1990||The Court of Appeals and the Future of the Federal Judiciary|
The Honorable Kenneth W. Starr
|1991 Wisconsin Law Review 1|
|1991||The Judicial Function and the Elusive Goal of Principled Decision Making|
The Honorable Harry T. Edwards
|1991 Wisconsin Law Review 837|
1993||Appellate Justice: Fairness or Formulas|
The Honorable Mary Schroeder
|1994 Wisconsin Law Review 9|
|1994||Refreshing Institutional Memories: |
Wisconsin and the American Law Institute
Chief Justice Shirley S. Abrahamson
|1995 Wisconsin Law Review 1|
|1995||The Life of the Law: |
Principles of Logic and Experience from the United States
Justice Sandra Day O'Connor
|1996 Wisconsin Law Review 1|
|1996||The Shelf Life of Justice Hugo L. Black|
John P. Frank, Esq.
|1997 Wisconsin Law Review 1|
1997||Moment of Truth for the Legal Profession|
Sol M. Linowitz, Esq.
|1997 Wisconsin Law Review 1211|
1998||The Future of the Independent Counsel Statute|
The Honorable Lawrence Walsh
|1998 Wisconsin Law Review 1379|
1999||Old and In the Way: |
The Demographic Transformation of the Legal Profession and Its Implications for the Delivery of Legal Services
Professor Marc Galanter
|1999 Wisconsin Law Review 6|
2000||Will the Death Penalty Remain Alive in the Twenty-First Century?|
Mr. Stephen B. Bright, Esq.
|2001 Wisconsin Law Review 1|
2001||The Market for Data: |
The Changing Role of Social Sciences in Shaping the Law
Professor Elizabeth Warren
|2002 Wisconsin Law Review 1
2002||Revitalization of the Democratic Party of Wisconsin in the |
Mid 20th Century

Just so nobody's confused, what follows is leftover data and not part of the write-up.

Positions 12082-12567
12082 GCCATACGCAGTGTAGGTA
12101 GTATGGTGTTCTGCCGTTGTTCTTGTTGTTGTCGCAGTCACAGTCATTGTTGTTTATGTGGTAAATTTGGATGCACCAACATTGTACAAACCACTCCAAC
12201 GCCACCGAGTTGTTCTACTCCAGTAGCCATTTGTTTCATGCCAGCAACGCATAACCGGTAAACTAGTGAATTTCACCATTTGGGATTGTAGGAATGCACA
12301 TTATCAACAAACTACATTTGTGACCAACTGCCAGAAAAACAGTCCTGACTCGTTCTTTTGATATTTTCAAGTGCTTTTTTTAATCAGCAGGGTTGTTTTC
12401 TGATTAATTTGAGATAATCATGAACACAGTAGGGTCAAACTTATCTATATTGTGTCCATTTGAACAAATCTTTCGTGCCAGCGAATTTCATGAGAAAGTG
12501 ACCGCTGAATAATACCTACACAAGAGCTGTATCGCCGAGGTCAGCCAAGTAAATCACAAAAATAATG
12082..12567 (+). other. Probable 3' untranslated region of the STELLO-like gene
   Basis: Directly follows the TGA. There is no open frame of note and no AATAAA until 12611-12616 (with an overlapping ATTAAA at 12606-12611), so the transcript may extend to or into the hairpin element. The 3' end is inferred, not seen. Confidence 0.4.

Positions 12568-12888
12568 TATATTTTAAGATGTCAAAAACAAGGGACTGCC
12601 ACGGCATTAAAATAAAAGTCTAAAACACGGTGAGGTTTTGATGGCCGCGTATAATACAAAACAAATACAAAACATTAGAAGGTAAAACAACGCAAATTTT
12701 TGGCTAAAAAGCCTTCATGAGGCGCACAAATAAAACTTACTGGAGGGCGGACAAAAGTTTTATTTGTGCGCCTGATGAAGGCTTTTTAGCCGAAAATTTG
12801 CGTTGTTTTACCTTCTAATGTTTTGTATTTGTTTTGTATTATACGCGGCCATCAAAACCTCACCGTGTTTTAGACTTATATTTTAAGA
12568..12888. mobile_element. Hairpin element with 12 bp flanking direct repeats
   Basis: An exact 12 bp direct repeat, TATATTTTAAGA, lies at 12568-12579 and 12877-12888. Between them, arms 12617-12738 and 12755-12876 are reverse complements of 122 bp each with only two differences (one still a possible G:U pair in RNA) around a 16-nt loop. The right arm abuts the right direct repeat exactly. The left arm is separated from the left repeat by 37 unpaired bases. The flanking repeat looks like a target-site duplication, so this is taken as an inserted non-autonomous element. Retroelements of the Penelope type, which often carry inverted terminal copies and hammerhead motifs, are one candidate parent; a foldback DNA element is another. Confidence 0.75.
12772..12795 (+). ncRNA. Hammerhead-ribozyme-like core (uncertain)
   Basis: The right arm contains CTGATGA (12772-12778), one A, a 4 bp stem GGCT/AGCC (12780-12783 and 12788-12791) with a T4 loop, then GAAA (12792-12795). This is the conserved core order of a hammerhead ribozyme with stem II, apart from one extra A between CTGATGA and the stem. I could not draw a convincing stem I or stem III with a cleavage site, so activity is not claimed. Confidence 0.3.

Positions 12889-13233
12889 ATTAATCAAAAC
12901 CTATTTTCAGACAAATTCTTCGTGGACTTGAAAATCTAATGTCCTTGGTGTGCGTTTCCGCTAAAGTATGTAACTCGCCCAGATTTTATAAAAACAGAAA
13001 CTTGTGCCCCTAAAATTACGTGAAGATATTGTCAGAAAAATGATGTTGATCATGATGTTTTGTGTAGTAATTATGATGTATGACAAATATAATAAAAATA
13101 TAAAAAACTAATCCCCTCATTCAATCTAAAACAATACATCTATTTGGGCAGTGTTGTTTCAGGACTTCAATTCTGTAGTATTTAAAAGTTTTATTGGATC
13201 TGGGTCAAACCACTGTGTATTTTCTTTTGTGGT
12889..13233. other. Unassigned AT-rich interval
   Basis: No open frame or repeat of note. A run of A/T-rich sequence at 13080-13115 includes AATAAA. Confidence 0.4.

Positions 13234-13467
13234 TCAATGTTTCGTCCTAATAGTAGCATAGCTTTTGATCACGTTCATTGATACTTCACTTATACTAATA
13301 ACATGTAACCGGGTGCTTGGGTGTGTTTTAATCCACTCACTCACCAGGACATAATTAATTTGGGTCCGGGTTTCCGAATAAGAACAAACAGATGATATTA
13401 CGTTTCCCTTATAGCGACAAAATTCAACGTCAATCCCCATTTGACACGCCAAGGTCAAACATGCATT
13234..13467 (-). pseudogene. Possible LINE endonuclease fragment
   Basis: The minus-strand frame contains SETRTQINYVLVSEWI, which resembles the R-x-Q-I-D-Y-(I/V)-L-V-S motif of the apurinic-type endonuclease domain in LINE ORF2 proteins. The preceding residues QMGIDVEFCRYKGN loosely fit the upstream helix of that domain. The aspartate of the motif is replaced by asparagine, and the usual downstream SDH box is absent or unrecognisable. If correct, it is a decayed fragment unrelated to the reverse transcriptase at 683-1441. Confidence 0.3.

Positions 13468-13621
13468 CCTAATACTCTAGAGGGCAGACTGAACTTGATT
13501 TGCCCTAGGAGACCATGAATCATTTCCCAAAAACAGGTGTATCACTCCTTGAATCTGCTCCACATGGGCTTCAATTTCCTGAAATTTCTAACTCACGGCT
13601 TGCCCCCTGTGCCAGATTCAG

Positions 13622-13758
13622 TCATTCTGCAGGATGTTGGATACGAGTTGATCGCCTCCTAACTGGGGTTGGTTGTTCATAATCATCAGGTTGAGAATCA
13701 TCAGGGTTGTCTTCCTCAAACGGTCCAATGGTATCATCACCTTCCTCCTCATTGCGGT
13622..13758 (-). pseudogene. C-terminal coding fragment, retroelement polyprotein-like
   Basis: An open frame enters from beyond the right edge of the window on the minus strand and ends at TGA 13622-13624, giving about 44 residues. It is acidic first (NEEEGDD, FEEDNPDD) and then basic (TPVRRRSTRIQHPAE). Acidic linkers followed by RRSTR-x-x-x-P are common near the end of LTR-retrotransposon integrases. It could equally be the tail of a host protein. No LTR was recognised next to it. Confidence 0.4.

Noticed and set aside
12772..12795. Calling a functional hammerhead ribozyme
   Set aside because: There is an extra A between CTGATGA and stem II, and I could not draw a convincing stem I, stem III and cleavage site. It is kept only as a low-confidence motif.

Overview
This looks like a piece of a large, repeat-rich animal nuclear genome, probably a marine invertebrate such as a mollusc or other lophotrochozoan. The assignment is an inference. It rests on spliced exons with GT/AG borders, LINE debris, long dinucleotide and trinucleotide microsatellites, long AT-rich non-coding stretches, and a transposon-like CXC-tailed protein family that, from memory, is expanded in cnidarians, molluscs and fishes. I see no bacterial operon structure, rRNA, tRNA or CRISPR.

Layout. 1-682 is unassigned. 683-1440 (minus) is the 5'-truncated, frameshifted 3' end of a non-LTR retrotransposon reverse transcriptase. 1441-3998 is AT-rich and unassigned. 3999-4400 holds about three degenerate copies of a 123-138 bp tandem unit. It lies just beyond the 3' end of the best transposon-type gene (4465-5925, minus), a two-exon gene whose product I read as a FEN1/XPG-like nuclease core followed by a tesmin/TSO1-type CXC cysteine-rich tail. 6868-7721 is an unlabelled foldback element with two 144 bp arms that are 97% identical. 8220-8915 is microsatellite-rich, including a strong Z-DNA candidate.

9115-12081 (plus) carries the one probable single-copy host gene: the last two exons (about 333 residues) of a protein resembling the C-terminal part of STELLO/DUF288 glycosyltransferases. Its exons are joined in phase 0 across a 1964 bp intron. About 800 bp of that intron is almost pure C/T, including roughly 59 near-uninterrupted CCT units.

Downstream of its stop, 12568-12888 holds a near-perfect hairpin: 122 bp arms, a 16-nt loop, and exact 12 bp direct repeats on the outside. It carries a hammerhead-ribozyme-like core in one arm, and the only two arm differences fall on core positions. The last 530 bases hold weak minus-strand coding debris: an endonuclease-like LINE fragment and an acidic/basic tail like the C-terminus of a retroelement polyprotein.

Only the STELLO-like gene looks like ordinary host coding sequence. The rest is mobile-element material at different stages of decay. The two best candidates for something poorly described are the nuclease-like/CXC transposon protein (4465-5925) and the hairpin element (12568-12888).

The Honorable Patrick Lucey
The Honorable Gaylord Nelson
Mrs. Ellen Proxmire
Mr. Alexander Shashko
|2003 Wisconsin Law Review 1|
2003||The Role of District Courts|
The Honorable Reena Raggi
|2004 Wisconsin Law Review 1|
2004||Citizenship in a Time of Repression|
Mr. Michael Traynor, Esq.
|2005 Wisconsin Law Review 1|
2005||Upholding an Oath to the Constitution: A Legislator's Responsibilities|
The Honorable Russ Feingold
|2006 Wisconsin Law Review 1|
|2006||Thomas E. Fairchild: A Judge's Legacy|
The Honorable Joan Humphrey Lefkow
|2007 Wisconsin Law Review 1|
2007||Snapshots from the Seventh Circuit: Continuity and Change, |
1966 to 2007
The Honorable Diane Wood
|2008 Wisconsin Law Review 1|
2008||Thoughts On How the Legal System Treats Jurors|
U.S. Attorney Patrick J. Fitzgerald
|2009 Wisconsin Law Review 1|
|2009||Its Only Words: Thoughts of a Lawyer and a Novelist|
Mr. Scott Turow, Esq.
|2010||Abraham Lincoln, A Lawyer for the Ages|
Mr. John Skilton, Esq., Perkins Coie
|2011 Wisconsin Law Review 1|
|2011||Federal Sentencing Policy: A Path For The Future|
The Honorable William K. Sessions III
|2012 Wisconsin Law Review 1|
|2012||Inequality, Individualized Risk and Insecurity|
Professor Michael J. Zimmer
|2013 Wisconsin Law Review 1|
|2013||The War on Drugs|
The Honorable William J. Bauer
|2014 Wisconsin Law Review 1|
|2014||Protecting the Fourth Amendment
So We Do Not Sacrifice |
Freedom for Security
Mr. Collins T. Fitzpatrick, Esq.
|2015 Wisconsin Law Review 1|